An uncomfortably humid night in the tent, listening to the distant rumbling of thunder and hoping for rain.
This week has brought clarity on several fronts. First of all, I discovered that the rumors are true: Scorpions exist, and their stings are intense.
I had gotten into the habit of turning my shoes upside down and shaking them before daring to put my feet inside. After a couple of months of this turned up nothing, however, I guess I had become noncommittal, and my shakes lazy. After the obligatory lackluster shake this Thursday, I thrust my left foot into my shoe before experiencing, milliseconds later, a sharp stab of pain, followed by a second.
My first reaction was actually laughter; this was one of those nightmarish scenarios I've feared every single morning since arriving in Sudan, and now it was really happening. Then I wrenched off the shoe and turned it over, and out popped this:
Or something that looked a lot like it, at least. (My camera is still out of commission.) I was stunned, and so was the scorpion, apparently. We both stood frozen and considered each other. Then I smashed it with my shoe. It seemed like a reasonable thing to do at the time.
The pain was pretty mild for the first couple of minutes, like a bad bee sting, but then a burning sensation began creeping up my leg, to my shin, then my thigh, and soon my lower back. My lips and face started tingling, and my arms felt bizarrely weak.
By this point I had alerted my coworkers, who, alarmed, had gathered round and were considering various courses of action. Some Dinka staff smeared rubber cement on my toe, and a Kenyan woman prepared to make an incision with a surgical blade so that a blackstone (a local remedy for snakebites) could be inserted into the wound to draw out the poison. My American friend stopped her, fearing infection, and I was hauled off to the nearest Doctors Without Borders clinic and promptly sedated with a vial full of morphine.
There are over 1,000 species of scorpion on the planet, and only maybe two dozen of them are potentially lethal to humans. The rest just hurt like hell. The sting's effects were painful and uncomfortable, and I was happy for the morphine, but the experience was more frightening than anything else. Frightening because of such a prehistoric-looking, mythological creature, the first scorpion I've encountered in Sudan, emerging from my shoe, frightening because of the threat of infection from hastily-administered folk remedies, and because of the bizarre burning and numbness radiating from my leg into my face and arms. My scorpion was one of the "good" ones. I know because we brought him to the clinic with us, in a coffee cup, just in case.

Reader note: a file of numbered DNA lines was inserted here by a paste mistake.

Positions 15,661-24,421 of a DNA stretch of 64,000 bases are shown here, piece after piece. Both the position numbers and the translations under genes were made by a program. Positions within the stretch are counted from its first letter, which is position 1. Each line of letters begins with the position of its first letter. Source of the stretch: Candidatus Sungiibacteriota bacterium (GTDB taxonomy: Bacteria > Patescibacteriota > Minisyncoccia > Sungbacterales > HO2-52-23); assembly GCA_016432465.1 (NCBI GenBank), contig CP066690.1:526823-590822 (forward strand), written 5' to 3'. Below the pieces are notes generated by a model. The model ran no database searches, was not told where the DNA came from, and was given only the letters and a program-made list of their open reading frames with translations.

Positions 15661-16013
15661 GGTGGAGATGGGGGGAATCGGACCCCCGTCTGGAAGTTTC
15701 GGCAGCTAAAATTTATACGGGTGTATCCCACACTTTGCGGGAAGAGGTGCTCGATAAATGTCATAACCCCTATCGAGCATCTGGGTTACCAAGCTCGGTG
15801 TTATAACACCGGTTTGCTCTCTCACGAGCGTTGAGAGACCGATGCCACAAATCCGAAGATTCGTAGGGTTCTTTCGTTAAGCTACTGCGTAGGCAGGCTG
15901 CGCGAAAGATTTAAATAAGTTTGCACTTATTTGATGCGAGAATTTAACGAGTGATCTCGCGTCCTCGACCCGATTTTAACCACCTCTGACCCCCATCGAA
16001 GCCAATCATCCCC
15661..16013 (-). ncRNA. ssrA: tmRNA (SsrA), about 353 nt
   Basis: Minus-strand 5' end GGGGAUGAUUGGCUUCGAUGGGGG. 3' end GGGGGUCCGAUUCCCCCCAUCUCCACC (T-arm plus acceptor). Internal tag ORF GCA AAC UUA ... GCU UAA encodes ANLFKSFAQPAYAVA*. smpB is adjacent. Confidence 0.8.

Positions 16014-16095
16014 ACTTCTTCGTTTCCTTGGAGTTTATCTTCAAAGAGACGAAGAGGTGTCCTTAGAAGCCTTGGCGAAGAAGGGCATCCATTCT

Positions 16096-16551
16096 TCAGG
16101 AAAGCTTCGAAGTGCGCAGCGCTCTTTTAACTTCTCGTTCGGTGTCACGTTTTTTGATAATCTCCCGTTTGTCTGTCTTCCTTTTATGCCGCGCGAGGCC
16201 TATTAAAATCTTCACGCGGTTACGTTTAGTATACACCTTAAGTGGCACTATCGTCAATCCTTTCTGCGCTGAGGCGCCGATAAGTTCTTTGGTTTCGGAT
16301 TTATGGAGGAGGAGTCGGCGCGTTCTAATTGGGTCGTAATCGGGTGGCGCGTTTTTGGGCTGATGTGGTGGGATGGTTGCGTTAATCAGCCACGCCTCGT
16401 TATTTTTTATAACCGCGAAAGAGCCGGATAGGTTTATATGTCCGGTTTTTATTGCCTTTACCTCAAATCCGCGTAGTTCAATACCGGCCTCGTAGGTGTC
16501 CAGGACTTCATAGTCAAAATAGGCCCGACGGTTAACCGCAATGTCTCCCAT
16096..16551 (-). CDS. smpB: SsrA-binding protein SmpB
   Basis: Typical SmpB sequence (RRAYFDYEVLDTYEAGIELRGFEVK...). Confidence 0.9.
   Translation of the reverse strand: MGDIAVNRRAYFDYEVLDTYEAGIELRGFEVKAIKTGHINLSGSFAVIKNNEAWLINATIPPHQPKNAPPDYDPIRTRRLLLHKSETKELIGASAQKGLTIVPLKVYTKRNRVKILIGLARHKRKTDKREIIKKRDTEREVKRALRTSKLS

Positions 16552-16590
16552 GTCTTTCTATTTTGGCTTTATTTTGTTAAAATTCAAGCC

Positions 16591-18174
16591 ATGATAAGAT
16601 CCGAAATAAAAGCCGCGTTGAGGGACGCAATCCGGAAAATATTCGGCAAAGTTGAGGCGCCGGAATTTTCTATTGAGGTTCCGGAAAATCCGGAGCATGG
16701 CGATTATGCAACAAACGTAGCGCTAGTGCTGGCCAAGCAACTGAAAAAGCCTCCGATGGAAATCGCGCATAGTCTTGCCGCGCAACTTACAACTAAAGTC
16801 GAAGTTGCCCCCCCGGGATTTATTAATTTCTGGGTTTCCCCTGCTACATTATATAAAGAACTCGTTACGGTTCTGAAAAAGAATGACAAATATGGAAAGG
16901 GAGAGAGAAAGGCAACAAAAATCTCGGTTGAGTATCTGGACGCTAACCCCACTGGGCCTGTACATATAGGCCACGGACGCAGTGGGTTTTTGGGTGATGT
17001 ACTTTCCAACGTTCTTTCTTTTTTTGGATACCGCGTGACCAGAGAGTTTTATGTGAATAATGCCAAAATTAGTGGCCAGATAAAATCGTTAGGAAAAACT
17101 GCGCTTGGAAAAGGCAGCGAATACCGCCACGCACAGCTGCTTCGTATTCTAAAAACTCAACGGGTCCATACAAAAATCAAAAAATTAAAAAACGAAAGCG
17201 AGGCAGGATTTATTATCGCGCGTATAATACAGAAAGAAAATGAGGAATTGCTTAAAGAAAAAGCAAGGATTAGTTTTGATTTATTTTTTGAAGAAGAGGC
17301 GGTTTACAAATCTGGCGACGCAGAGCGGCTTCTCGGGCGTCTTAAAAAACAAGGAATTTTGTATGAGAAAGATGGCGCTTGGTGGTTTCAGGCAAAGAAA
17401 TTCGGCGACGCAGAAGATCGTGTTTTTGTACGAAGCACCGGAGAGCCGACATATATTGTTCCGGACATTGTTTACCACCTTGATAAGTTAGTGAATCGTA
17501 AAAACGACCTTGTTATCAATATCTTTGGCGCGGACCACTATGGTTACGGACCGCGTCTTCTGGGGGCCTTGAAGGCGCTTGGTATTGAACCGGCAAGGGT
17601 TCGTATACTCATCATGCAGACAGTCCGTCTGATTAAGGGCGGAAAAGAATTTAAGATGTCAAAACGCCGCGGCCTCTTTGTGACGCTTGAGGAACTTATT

This week, I also found out where I may be going next. It's a place called Minova, in eastern Congo, on the border between North and South Kivu provinces. If you google "Minova," you get alternately spectacular
images. Eastern Congo has felt the brunt of the deadliest conflict anywhere since World War II, and the UN has called the region the worst place in the world to be a woman. It also boasts incredibly fertile soil and is known as the "fruit basket" of Africa, producing a huge quantity of bananas, among other crops, for export to neighboring countries. It has gorillas and mountains and militias and minerals. I am both excited and terrified to go, and I am placing a great deal of trust in my organization to keep me out of the thick of the danger.
My position there, which would focus on various efforts to help combat banana wilt, an exotic fungal disease that is devastating local farmers, is not yet definite. Funding from the donor must come through, and I must finish my work here in Sudan promptly enough to be available by late September.
Hence my third major point of clarity for the week: I have one month to go, and I have barely started the project I was supposed to accomplish here, an evaluation of a small business development pilot project that my organization launched in late 2008. This is not exactly my fault; I have been helping with more pressing activities (such as distributing vegetable seeds while the rainy season lasts) and filling in for those out of the country, on leave.
But now I must begin my project in earnest. This weekend I barely rested, spending my time instead preparing for the 55 lengthy surveys that still need to be completed within the next two weeks, provided I can adequately train our staff and instill the sense of urgency that I feel in them. And provided I can master SPSS (the statistical analysis software that I should have made more of an effort to understand in school, I now realize) adequately enough to make sense of the resulting data. And provided that the rains are merciful and don't wash out any essential roadways, and that no one (myself included) comes down with malaria at a crucial moment, and that our vehicles remain operational, and that the scorpions and I manage to maintain a respectful distance.